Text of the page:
Yiddish
Many Yiddish terms have become part of everyday spoken English in the United States. Photo by Archive
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For almost 100 years the National Yiddish Theater-Folksbiene in New York has churned out productions in the old language of Eastern and Central European Jews, nursing and expanding a cultural connection. Theater officials are now stretching their horizons with plans for an ambitious international Jewish arts festival in New York in 2015, featuring performances and workshops in many languages exploring Jewish identity.

The plans for Kulturfest: The First Chana Mlotek International Festival of Jewish Performing Arts will be announced Tuesday at a gala concert honoring Neil Sedaka and others at Town Hall in Manhattan. A weeklong festival with 100 events including concerts, film screenings and theater is envisioned by Bryna Wasserman, the executive director of Folksbiene, and Zalmen Mlotek, its artistic director.

The big ambitions do not come cheap. Folksbiene, with a staff of about 10 full-time employees and a budget of about $1.5 million has received $250,000 from two donors for the festival but has a $2 million fundraising goal. And it faces a big question: In an era in which Jewish artists and Jewish festivals in many disciplines abound, what will Kulturfest add?

"It should provoke a debate: Is this just homage to Yiddish culture?" said Thane Rosenbaum, a Jewish novelist who has written widely about Jewish culture. "Is this really about world Jewish culture? Is there is a distinctly Jewish art today, and what is its connection to Yiddish?"

Rosenbaum, who moderates an annual series of discussions on Jewish culture and politics at the 92nd Street Y, predicted that Folksbiene's "interest in memorializing Yiddish culture and making it relevant," will turn the festival into a "pep rally" for the more than 1,000-year-old language. Yiddish, a Germanic-based language, has contributed terms like "oy vey," and "bagel" to the English vernac ular and is still taught.

"It is still a dying language," Rosenbaum said, noting that Yiddish has few speakers outside Hasidic enclaves. "Are there original plays being written in Yiddish?"

In recent years Folksbiene has confronted that issue by expanding its mission from preservation to a focus on original work that renews Yiddish culture, Mlotek said. An example is a 2011 production with Theater for a New Audience of "Shlemiel the First," by Robert Brustein, a klezmer musical in English adapted from Isaac Bashevis Singer's stories.

"When I took over 15 years ago, I realized it was more important for the culture to be the focus as opposed to the theater, so we added concerts, we added children's shows, we created English and Russian supertitles for all of our shows," Mlotek said.

Kulturfest, he said, will have several tasks: reinterpreting the legacy of Yiddish theater, literature, music, film and art; exploring how Yiddish has migrated into other cultures and art forms; and figuring out how Yiddish and Jewish culture influences new work. In her role as executive director and artistic director at the Segal Center for Performing Arts in Montreal, Wasserman organized international Yiddish theater festivals in 2009 and 2011. She called them rehearsals for Kulturfest.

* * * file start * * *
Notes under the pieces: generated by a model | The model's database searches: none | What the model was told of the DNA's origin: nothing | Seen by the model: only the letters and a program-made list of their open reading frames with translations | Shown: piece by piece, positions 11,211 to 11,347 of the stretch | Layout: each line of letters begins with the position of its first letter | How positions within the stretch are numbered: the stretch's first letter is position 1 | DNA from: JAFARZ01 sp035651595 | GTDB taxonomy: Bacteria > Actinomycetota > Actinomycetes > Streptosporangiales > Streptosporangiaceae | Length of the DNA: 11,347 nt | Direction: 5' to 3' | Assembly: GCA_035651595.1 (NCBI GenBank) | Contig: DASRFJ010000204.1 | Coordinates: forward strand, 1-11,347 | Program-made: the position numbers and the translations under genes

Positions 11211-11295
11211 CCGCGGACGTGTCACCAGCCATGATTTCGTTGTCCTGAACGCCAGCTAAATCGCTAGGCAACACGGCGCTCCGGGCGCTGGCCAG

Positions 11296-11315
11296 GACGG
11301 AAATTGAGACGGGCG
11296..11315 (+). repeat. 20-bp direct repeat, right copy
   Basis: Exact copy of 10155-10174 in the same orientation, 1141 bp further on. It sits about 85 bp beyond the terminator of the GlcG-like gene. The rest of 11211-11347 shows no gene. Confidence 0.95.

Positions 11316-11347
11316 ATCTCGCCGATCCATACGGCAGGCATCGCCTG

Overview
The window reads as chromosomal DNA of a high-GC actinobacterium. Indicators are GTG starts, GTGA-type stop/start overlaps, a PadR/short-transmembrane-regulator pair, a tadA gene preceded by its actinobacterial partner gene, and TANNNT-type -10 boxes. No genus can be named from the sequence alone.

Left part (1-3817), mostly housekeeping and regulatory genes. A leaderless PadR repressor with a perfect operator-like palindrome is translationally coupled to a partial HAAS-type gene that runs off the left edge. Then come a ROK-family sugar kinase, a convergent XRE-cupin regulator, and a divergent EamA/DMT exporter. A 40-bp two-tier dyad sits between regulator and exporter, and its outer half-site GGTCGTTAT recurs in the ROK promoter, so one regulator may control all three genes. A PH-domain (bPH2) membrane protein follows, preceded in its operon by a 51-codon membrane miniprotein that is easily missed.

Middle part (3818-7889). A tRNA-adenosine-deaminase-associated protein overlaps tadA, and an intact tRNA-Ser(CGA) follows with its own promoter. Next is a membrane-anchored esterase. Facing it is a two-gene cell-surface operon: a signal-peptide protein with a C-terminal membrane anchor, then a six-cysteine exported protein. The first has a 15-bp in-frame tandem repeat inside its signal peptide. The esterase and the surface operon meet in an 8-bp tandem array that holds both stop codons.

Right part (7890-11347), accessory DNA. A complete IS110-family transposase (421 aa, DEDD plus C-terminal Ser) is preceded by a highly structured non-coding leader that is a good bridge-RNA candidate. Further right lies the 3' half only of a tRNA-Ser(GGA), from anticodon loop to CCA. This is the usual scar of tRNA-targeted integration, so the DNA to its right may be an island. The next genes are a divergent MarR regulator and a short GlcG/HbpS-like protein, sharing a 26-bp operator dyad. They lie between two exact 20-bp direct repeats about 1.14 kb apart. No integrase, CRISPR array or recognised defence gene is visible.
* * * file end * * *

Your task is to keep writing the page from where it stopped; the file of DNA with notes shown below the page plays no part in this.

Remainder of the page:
The 2015 event is timed to commemorate the 100th anniversary of Folksbiene (Yiddish for "people's theater"), the longest continuously running Yiddish theater in the world.

Kulturfest's official title, the First Chana Mlotek International Festival of Jewish Performing Arts, is a tribute to the music archivist at the YIVO Institute for Jewish Research, who happens to be Mlotek's mother. The seed money for the festival comes from the Stanley and Marion Bergman Family Charitable Fund and the Mlotek Family Foundation, headed by Mlotek's brother, Mark (who is also the board president of Folksbiene).

Folksbiene officials hope that Kulturfest also shines a light on Folksbiene. The theater does not have a permanent home; it is the last survivor of a dozen Yiddish theaters that flourished in New York in the early 20th century.

Once a semiprofessional company serving immigrants, in 1998 Folksbiene acquired a professional staff and performers. By 2006 it had changed its name to the National Yiddish Theater-Folksbiene and offered literature and music and staged free performances at colleges.

Shane Baker, executive director of the Congress for Jewish Culture, founded to promote Yiddish culture, argued that Kulturfest is groundbreaking because it is interdisciplinary and international, both scholarly and artistic, and has the Yiddish component.

"To bring together all the arts is a wonderful and brilliant idea," Baker said. "There has to be a dialogue. I imagine one of the things they'll be looking at is what is Jewish culture. I'm a gentile fluent in Yiddish, and I play in Yiddish theater."

Theodore Bikel, an actor and singer known for his thousands of performances of Tevya in "Fiddler on the Roof," said the festival will be a worthy undertaking if participants come away with a desire to learn Yiddish.

"That question comes up: Is someone a Jewish artist or a Jew who happens to create music or books?" Bikel said. Yiddish is paramount to the Jewish experience because "it has never attempted to shed its Jewish identity," he said. Even Hebrew, he said, is not always particularly Jewish.

Wasserman said the only mandate for participating artists is that they explore Jewish identity.

"We'll speak many languages, and there will be an openness to the Sephardic community," she said. Yiddish is the language of Ashkenazi Jews.

Still, Mlotek wants Yiddish to take a leading festival role. "We're encouraging young artists to use the Yiddish culture and reinterpret it for the widest possible audience. Use a song, a character, a poem," he said, "or a moment in Jewish history."